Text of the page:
I’d be interested in knowing what the incidence of clinically relevant bad outcomes are in low risk patients sent home….. in other words, if you are sent home, but return with a more worrisome presentation that clarifies the diagnostic pathway (ie this time you present with ECG changes), is there anything wrong with that? As long as we are not sending people home in large numbers that have actual bad outcomes like death or MIs causing LV dysfunction, maybe it’s ok not to be 100% perfect?

    1. Post
      Rob Orman

      Hi Pierre, here is the response from Dr. Mattu….

      Yes, clinical gestalt is fantastic in an experienced, well-read provider. Not everyone fits into that description, so the HEART score and other scoring systems can certainly help those people that are not as experienced.
      I suppose if you have tracked your own personal data and you know you have a low miss rate, then that’s great. But if you haven’t tracked your own data, the HEART and other scoring systems can be used to give you some real numbers.

      Back to the risk management issue, which is really the key to why I am talking about this stuff at lectures and on podcasts.
      Practically all lawsuits are based on clinical gestalt. If an internationally-known plaintiff expert comes in and says that he/she disagrees with your clinical gestalt, and your gestalt was clearly wrong and that’s why the patient is dead, you’ve got a problem. But by having a scoring system that has been prospectively, externally, internationally validated that says that what you did is reasonable, you are in good position to win the case…or not get sued in the first place.

      Almost all of the lawsuits I end up being asked to defend are patients that were deemed low-risk by the emergency physician based on gestalt. There are plenty of physicians out there whose gestalt is not working right. Many of these are not even questionable cases.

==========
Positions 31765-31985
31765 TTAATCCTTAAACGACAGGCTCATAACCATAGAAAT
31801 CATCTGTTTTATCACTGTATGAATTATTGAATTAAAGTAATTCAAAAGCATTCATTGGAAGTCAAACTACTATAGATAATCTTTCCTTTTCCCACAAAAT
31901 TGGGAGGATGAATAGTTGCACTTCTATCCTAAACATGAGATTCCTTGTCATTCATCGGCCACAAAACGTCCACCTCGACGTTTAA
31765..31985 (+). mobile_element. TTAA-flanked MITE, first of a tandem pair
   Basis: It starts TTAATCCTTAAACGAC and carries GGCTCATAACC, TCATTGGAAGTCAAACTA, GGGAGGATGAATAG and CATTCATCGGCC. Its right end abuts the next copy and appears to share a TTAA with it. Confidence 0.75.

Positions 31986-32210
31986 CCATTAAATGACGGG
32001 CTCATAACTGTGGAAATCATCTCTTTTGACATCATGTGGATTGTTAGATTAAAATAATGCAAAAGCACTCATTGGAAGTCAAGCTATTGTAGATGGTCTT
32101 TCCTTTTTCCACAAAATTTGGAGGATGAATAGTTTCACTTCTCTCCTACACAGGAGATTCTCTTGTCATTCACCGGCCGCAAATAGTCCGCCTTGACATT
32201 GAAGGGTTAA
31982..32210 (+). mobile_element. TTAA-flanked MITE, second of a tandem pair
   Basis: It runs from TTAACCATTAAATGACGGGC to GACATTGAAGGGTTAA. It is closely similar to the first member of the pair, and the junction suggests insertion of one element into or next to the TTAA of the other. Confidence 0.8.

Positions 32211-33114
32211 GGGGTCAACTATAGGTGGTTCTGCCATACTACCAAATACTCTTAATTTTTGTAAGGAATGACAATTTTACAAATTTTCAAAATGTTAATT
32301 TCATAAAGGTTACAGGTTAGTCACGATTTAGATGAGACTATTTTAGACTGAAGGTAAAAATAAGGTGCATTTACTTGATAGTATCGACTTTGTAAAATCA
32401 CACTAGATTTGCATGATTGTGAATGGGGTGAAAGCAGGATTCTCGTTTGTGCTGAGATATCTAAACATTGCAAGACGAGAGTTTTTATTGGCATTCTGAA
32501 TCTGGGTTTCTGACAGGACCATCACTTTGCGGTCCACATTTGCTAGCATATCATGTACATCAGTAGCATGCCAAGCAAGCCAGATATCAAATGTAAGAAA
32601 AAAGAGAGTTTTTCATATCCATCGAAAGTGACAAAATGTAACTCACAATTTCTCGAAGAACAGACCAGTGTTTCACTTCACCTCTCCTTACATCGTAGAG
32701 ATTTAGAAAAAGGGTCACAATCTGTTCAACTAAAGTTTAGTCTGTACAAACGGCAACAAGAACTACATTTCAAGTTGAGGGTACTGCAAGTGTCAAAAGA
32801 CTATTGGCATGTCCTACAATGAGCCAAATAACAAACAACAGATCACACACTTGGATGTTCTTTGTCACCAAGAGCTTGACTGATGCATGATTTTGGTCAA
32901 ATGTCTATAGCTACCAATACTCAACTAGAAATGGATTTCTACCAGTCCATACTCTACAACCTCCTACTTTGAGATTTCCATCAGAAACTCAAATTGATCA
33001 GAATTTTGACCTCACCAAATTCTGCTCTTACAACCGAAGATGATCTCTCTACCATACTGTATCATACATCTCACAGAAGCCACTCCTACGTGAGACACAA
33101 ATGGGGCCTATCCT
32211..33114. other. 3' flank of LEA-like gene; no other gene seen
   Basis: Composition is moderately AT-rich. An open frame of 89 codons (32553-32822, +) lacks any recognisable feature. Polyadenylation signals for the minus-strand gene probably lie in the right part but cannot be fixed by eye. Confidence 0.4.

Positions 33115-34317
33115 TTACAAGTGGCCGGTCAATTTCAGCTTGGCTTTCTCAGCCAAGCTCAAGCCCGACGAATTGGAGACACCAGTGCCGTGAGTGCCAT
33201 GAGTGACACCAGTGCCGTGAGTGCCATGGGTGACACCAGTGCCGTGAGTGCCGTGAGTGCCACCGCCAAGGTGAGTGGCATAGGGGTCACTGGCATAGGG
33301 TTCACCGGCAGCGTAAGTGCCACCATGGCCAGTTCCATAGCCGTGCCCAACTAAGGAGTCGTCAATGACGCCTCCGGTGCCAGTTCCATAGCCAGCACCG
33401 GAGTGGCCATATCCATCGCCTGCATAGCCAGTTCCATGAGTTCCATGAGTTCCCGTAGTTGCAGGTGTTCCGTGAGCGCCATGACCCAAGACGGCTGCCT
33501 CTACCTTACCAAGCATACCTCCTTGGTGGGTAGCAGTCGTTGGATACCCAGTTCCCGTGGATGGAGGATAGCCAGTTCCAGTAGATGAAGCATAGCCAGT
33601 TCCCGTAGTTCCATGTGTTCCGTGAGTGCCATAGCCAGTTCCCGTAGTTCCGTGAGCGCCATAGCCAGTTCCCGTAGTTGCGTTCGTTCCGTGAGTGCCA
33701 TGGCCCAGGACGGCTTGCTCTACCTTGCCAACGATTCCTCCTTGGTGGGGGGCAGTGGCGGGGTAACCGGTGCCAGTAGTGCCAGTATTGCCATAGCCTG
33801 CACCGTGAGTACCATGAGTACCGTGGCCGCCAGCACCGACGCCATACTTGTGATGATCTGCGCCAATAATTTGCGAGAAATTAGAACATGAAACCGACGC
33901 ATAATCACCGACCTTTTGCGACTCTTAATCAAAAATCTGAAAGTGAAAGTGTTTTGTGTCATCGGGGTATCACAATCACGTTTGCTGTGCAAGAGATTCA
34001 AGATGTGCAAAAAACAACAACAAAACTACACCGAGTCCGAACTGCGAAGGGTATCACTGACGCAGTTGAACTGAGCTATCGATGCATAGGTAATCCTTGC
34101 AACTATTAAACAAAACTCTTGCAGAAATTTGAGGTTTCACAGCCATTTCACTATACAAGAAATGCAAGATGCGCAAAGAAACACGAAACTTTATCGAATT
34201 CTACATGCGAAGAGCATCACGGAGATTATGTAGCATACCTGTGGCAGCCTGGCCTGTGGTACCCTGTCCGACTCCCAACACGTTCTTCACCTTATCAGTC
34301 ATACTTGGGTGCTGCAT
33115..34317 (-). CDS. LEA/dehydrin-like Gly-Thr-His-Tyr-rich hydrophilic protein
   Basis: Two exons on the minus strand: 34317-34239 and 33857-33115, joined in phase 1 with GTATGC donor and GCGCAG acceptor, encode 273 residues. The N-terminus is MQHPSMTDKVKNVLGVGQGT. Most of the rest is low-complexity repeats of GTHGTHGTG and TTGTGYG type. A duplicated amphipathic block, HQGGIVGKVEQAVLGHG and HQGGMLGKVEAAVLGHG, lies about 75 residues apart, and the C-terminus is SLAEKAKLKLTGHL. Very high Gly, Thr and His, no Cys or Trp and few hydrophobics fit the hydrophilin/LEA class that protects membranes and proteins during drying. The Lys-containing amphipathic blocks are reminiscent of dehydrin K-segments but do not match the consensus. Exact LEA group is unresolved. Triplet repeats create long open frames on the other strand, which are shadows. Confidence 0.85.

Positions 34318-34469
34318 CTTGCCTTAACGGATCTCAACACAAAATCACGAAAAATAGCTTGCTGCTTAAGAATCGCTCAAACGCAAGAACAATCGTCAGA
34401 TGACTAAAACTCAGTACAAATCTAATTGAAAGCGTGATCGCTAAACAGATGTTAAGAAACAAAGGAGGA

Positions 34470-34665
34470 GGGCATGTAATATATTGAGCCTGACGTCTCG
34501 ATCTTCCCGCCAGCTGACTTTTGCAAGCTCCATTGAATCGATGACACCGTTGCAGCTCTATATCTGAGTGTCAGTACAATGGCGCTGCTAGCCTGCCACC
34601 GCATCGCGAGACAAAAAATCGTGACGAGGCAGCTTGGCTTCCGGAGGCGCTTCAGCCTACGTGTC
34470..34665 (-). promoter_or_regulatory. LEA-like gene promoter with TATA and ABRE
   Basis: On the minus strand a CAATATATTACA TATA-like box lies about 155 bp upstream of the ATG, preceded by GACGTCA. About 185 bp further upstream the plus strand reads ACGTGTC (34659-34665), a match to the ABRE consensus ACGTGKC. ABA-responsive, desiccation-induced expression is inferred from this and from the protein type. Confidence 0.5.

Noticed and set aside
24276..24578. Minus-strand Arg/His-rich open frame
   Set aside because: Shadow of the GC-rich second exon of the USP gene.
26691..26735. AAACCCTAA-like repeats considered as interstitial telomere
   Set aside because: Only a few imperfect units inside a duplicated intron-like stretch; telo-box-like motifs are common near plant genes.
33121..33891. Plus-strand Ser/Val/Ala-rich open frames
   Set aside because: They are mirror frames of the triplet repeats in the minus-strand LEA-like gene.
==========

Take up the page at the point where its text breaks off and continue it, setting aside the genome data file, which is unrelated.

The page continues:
If you work in a place where risk mgmt is not an issue, and you are pretty sure that your clinical gestalt is damn good, then you don’t need any of this stuff.

      This is primarily a risk mgmt issue.
      This is primarily a risk mgmt issue.
      This is primarily a risk mgmt issue.

      In terms of the outcome of low risk patients sent home, we know that if you use the ADP or the HEART score, the risk is very very low. But those are patients deemed “low risk” based on these scoring systems. I’m guessing the listener is asking the question about the risk of “low risk” patients being sent home if “low risk” was based on gestalt. I don’t know if there’s good data on that, largely because gestalt can vary quite a bit amongst providers.

  4. SK

    Thanks Rob and Amal.
    fantastic podcast.
    Despite all these years of experience i always found dealing with non specific chest pain very frustrating.
    This scoring system makes life so much easier if used properly.
    As Rich Levitan says this is the Ahaa moment- for chest pain patients.
    i think a scoring system like this for chest pain was long overdue.
    thanks once again.

  5. Axel Ellrodt

    Problem is there is some Gestalt in attributing 2, 1 or 0 to the history in the HEART score.

    I’ a bit puzzled that HEARt and other scores include traditional chronic risk factors for coronary disease, which ave been reported roughly useless (1,2), and yet , HEART performs well.

    In addition , one “high risk feature” in Heart that may be used to chose the HERAT history score, is “pain resolves with TNT. Hich I understand has been proven to be akin to fllipping a coin.

    History of atherosclerotic is another story and plays as a heavyweight in the score.

    What do you think about that discrepancy ?

    I’d be interested in your learned comments


    1. Post
      Rob Orman

      Hey Axel! As you say, the heavy weighting of risk factors seems to go against some previous literature. This is a confusing topic and one we’ll be addressing on an upcoming EM:RAP. I’ve heard the study authors speak to this point but don’t think I can do justice to the reasoning behind risk factors and trop having equal importance. Stay tuned.

  6. Luke

    I have seen it quoted several times that the repeat troponin reduces MACE to < 1%. However, I have not seen anyone cite a reference, and I did a literature search and could not find the article. Could you help me out by giving me the source of this article?

    1. Post

Awesome article, I know - please share your erudite thoughts...